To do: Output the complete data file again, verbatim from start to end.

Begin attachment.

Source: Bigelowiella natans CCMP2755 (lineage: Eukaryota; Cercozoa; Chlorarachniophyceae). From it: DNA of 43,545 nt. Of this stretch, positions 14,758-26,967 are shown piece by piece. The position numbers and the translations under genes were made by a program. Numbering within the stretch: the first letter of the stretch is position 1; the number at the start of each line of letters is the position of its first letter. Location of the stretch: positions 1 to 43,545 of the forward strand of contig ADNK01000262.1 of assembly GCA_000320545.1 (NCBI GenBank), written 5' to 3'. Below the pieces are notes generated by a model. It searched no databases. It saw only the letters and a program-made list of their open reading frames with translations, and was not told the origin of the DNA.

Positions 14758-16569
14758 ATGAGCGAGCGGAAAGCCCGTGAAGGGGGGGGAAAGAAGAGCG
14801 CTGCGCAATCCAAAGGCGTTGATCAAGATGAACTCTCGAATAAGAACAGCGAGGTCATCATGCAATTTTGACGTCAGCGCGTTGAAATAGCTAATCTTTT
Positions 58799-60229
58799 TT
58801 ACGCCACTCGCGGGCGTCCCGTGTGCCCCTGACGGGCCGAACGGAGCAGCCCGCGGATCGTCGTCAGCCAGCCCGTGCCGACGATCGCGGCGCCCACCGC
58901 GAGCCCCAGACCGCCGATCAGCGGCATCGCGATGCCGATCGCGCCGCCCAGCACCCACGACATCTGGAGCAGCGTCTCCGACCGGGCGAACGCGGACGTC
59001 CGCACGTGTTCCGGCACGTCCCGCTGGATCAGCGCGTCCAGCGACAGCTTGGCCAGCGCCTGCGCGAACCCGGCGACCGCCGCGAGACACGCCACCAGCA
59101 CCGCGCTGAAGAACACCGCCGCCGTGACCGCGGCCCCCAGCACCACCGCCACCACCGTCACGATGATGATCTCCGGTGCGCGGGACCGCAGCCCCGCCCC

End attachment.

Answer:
Source: Bigelowiella natans CCMP2755 (lineage: Eukaryota; Cercozoa; Chlorarachniophyceae). From it: DNA of 43,545 nt. Of this stretch, positions 14,758-26,967 are shown piece by piece. The position numbers and the translations under genes were made by a program. Numbering within the stretch: the first letter of the stretch is position 1; the number at the start of each line of letters is the position of its first letter. Location of the stretch: positions 1 to 43,545 of the forward strand of contig ADNK01000262.1 of assembly GCA_000320545.1 (NCBI GenBank), written 5' to 3'. Below the pieces are notes generated by a model. It searched no databases. It saw only the letters and a program-made list of their open reading frames with translations, and was not told the origin of the DNA.

Positions 14758-16569
14758 ATGAGCGAGCGGAAAGCCCGTGAAGGGGGGGGAAAGAAGAGCG
14801 CTGCGCAATCCAAAGGCGTTGATCAAGATGAACTCTCGAATAAGAACAGCGAGGTCATCATGCAATTTTGACGTCAGCGCGTTGAAATAGCTAATCTTTT
Positions 58799-60229
58799 TT
58801 ACGCCACTCGCGGGCGTCCCGTGTGCCCCTGACGGGCCGAACGGAGCAGCCCGCGGATCGTCGTCAGCCAGCCCGTGCCGACGATCGCGGCGCCCACCGC
58901 GAGCCCCAGACCGCCGATCAGCGGCATCGCGATGCCGATCGCGCCGCCCAGCACCCACGACATCTGGAGCAGCGTCTCCGACCGGGCGAACGCGGACGTC
59001 CGCACGTGTTCCGGCACGTCCCGCTGGATCAGCGCGTCCAGCGACAGCTTGGCCAGCGCCTGCGCGAACCCGGCGACCGCCGCGAGACACGCCACCAGCA
59101 CCGCGCTGAAGAACACCGCCGCCGTGACCGCGGCCCCCAGCACCACCGCCACCACCGTCACGATGATGATCTCCGGTGCGCGGGACCGCAGCCCCGCCCC